A new organization in Ireland that wants to take God out of the Irish constitution – and block recent plans by Irish Department of Justice which could see people fined €100, 000 ($134,000) for blasphemy.
Atheists Ireland is largely the brainchild of a Dublin-based writer called Michael Nugent, who co-wrote a hit musical in Ireland called, “I, Keano” (based on the story of how Roy Keane walked out on the Irish soccer team during the 2002 World Cup in South Korea).
According to Nugent, “The Irish Government’s new proposed blasphemy crime combines the oppressive religious thinking of 1950s Catholic Ireland and modern Islamic fundamentalism.”
The proposals, which are included in a new defamation bill, say that “a person who publishes or utters blasphemous matter shall be guilty of an offence and shall be liable upon conviction on indictment to a fine not exceeding €100,000.”
“Blasphemous matter” is defined as “grossly abusive or insulting in relation to matters held sacred by any religion, thereby causing outrage among a substantial number of the adherents of that religion.”
Nugent argues that the proposed law does not protect religious belief, but encourages outrage and criminalizes free speech.
He further argues that the new law treats religious beliefs as more valuable than secular beliefs and scientific thinking.
“From a scientific perspective, I find it abusive and insulting that Christians teach impressionable children that the creator of the universe impregnated a virgin to give birth to himself, or that many dead bodies rose from their graves and walked through Jerusalem when Jesus died,” Nugent argues.
“If enough atheists are outraged about these passages, should the Christian Bible be banned?”
A spokesman for the Department of Justice told Irish Central that the proposals were nothing new, but were rather to reform existing blasphemy laws going back to 1961, which include a seven-year jail sentence for blasphemy.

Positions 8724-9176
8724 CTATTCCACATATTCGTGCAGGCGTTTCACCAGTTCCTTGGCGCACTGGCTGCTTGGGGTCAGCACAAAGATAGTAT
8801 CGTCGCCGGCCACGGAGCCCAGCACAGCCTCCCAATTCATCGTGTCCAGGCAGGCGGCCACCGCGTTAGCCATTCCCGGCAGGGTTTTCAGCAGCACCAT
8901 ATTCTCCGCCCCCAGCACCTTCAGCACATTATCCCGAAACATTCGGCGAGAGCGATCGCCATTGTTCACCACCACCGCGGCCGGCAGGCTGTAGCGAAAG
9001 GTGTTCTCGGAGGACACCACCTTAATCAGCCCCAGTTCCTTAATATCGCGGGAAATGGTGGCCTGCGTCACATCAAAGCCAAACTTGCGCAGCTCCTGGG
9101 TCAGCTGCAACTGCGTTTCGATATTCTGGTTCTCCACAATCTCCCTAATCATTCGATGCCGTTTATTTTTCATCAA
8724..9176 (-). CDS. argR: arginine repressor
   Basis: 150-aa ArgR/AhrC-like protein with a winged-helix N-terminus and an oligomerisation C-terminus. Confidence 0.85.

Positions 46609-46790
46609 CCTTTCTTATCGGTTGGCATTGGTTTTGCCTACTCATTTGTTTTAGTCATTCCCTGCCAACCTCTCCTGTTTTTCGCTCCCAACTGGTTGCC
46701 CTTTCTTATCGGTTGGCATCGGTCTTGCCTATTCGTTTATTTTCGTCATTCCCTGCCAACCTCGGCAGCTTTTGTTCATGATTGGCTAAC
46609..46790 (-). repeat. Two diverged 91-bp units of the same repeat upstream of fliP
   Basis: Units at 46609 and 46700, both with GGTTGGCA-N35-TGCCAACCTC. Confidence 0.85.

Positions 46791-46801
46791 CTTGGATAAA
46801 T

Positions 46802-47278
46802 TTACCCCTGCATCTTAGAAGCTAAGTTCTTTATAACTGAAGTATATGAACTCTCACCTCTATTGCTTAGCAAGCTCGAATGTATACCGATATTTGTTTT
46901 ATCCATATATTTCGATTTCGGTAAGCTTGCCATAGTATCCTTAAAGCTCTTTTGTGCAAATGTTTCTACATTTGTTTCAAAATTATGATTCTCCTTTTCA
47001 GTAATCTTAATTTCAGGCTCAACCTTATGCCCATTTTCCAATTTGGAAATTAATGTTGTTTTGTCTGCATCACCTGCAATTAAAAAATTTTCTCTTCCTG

“The law is carefully worded to ensure there will be no spurious cases taken,” the spokesman said.
Atheists Ireland also want to remove references in the Irish constitution to God.
Under the Irish Constitution, you cannot become president or be appointed as a judge unless you take a religious oath.
There are a number of other references to God in the constitution, Nugent points out.
“The preamble to our Constitution states that all authority of the State comes from, and all actions of the State must be referred to, a specific god called the Most Holy Trinity.
“It also humbly acknowledges all of the obligations of the people of the State to a specific god called Our Lord Jesus Christ,” Nugent says.
He also objects to the fact that the Irish parliament begins each day’s business with a prayer.
“Our national parliament recognizes the rights of this god by starting each day’s business with a prayer to it. This prayer explicitly asks this god to direct the actions of our parliamentarians, so that their every word and work may always begin from and be happily ended by Christ Our Lord.
“We should be amending our Constitution to remove these theistic references, not creating new crimes to enforce provisions that were written in the 1930s.”